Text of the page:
Yemen famine prevention plan, first semester 2019
The conflict in Yemen has escalated dramatically since nearly four years ago and is compounding an already severe protracted humanitarian crisis. Some 67 percent (20 million people) of the country’s total population of 29.9 million would be in need of urgent assistance to save their lives and livelihoods. The ongoing conflict has led to a severe economic decline and collapsed essential services, taking an enormous toll on the population and exacerbating existing vulnerabilities. The expansion of the conflict has also led to large-scale displacement of 3.3 million people and high rates of malnutrition. Malnutrition is affecting 3 million people including 1.5 million children, 1.1 million pregnant and lactating women, and 400 000 acutely malnourished children. The agriculture sector is among the worst hit by the current crisis and local food production has been severely compromised.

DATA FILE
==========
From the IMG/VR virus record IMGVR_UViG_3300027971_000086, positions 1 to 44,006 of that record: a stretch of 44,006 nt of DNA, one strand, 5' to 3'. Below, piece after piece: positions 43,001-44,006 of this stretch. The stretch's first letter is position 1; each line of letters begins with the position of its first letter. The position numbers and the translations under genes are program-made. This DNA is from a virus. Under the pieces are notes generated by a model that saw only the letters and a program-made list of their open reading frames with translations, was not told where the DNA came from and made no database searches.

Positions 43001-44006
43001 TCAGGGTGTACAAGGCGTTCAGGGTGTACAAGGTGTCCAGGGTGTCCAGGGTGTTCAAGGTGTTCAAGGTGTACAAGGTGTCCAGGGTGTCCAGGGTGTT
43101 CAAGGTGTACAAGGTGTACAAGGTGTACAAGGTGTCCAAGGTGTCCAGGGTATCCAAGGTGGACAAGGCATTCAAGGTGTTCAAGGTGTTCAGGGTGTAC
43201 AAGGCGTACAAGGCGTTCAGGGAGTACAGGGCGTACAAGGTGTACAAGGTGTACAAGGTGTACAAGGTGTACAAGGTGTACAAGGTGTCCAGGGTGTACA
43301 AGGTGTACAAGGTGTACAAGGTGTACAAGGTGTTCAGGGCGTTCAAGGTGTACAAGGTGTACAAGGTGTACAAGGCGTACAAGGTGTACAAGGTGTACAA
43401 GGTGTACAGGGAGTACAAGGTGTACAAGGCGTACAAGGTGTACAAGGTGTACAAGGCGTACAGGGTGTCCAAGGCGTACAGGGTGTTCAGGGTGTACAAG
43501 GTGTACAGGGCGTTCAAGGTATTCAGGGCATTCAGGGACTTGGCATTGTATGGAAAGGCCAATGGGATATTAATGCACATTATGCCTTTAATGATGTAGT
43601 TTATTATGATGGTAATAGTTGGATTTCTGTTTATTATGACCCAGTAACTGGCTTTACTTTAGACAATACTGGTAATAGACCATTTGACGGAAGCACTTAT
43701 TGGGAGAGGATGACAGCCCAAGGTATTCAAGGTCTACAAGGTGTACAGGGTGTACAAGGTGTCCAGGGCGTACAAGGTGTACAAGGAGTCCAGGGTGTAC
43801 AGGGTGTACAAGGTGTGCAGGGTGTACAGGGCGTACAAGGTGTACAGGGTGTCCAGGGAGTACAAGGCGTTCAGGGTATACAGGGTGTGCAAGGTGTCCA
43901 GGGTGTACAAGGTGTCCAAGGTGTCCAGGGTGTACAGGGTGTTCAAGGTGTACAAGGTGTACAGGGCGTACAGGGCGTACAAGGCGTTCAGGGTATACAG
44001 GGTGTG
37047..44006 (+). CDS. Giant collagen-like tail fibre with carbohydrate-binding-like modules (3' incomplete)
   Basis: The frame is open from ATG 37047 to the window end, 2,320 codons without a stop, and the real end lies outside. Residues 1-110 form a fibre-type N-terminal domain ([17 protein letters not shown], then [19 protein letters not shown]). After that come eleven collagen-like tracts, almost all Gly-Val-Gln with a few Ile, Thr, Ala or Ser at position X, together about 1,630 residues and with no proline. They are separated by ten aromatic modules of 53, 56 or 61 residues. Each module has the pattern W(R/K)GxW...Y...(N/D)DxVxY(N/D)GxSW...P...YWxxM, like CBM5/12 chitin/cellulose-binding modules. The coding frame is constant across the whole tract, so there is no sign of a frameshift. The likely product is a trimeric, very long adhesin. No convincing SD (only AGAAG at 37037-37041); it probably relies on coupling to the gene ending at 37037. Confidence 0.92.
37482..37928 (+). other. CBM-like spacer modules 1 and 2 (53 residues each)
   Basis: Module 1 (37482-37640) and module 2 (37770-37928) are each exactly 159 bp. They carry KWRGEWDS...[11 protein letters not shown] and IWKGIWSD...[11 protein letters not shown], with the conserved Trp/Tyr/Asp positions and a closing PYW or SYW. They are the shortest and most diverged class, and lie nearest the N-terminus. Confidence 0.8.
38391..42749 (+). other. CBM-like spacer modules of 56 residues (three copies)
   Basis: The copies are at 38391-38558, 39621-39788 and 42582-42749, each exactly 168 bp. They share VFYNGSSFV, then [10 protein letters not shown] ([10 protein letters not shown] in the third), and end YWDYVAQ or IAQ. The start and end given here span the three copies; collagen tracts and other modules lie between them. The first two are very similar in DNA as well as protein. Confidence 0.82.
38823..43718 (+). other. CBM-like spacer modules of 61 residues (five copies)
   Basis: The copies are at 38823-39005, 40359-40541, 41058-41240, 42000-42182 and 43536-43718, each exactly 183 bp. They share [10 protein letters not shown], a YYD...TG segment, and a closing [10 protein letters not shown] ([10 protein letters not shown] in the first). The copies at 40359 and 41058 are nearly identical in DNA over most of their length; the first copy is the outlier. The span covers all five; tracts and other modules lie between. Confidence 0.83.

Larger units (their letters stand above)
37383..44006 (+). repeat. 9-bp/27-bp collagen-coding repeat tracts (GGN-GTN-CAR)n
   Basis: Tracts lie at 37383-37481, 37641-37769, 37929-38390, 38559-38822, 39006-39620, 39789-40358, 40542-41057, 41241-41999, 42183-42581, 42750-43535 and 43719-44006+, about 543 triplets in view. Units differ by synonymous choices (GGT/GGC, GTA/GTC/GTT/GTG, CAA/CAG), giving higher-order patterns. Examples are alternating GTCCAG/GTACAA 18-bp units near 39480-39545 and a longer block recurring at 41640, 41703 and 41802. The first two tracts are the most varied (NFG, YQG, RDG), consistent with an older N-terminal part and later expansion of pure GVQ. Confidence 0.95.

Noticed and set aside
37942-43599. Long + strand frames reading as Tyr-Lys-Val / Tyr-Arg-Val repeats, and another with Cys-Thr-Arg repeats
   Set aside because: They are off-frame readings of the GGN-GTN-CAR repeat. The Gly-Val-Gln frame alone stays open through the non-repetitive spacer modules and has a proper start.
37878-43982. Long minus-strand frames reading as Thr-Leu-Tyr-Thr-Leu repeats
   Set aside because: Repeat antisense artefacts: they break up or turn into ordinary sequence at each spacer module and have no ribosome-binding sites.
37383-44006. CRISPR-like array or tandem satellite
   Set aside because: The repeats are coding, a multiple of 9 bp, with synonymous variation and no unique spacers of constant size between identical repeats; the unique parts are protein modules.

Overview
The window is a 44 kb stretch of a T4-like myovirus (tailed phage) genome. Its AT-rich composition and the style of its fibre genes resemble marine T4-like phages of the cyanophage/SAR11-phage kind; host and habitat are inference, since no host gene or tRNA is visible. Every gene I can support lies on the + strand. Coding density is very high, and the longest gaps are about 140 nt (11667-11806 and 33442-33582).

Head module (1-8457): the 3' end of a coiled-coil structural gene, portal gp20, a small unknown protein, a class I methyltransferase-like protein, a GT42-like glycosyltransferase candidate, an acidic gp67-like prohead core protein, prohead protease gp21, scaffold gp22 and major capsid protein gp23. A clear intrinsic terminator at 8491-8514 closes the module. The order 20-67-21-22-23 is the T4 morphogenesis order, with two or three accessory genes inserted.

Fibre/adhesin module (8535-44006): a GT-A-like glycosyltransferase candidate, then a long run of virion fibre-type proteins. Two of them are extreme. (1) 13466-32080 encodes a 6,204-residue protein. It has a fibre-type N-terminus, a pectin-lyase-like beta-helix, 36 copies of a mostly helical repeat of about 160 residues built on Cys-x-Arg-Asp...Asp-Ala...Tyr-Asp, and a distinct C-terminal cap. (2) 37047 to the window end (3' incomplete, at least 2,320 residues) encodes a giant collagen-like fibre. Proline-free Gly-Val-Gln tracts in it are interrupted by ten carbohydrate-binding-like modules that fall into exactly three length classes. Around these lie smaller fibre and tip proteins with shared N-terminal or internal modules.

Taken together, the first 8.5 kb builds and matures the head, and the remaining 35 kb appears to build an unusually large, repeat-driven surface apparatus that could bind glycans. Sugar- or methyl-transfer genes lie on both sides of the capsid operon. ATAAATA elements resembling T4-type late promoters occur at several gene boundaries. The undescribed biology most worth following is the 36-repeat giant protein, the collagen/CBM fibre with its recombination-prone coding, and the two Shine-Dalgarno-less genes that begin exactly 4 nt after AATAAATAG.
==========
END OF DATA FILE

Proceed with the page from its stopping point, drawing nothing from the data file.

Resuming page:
Conflict and insecurity remain the main drivers of food insecurity and malnutrition that have pushed the most vulnerable households to the brink of famine. They include a significant loss of income and disrupted livelihoods, huge population displacement, restricted access, shrinking imports and continuing depreciation of the Yemeni Rial, which deepens the currency and economic crisis.
Preventing the country from slipping into famine requires a significant political and economic engagement at all levels from all sides on finding peaceful solutions to end the conflict and an immediate cessation of hostilities. It also requires immediate high impact programmes to bolster and revive disrupted livelihoods for vulnerable rural communities. The Famine Prevention Plan, which is within the framework of the Yemen Famine Prevention Roadmap and the Yemen Famine Prevention Strategy, is just one of the actions that need to be implemented by stakeholders to prevent famine from occurring in the country. The Plan stipulates key interventions that the Food and Agriculture Organization of the United Nations (FAO) will implement between January and June 2019 to prevent the most vulnerable and at-risk households from sliding into famine.
Though the Plan’s interventions are short term and quick impact in nature, they are not mutually exclusive but rather supplementary to interventions of the Emergency Livelihoods Response Plan 2019, which is a twelve-month plan developed within the framework of the Humanitarian Response Plan 2019.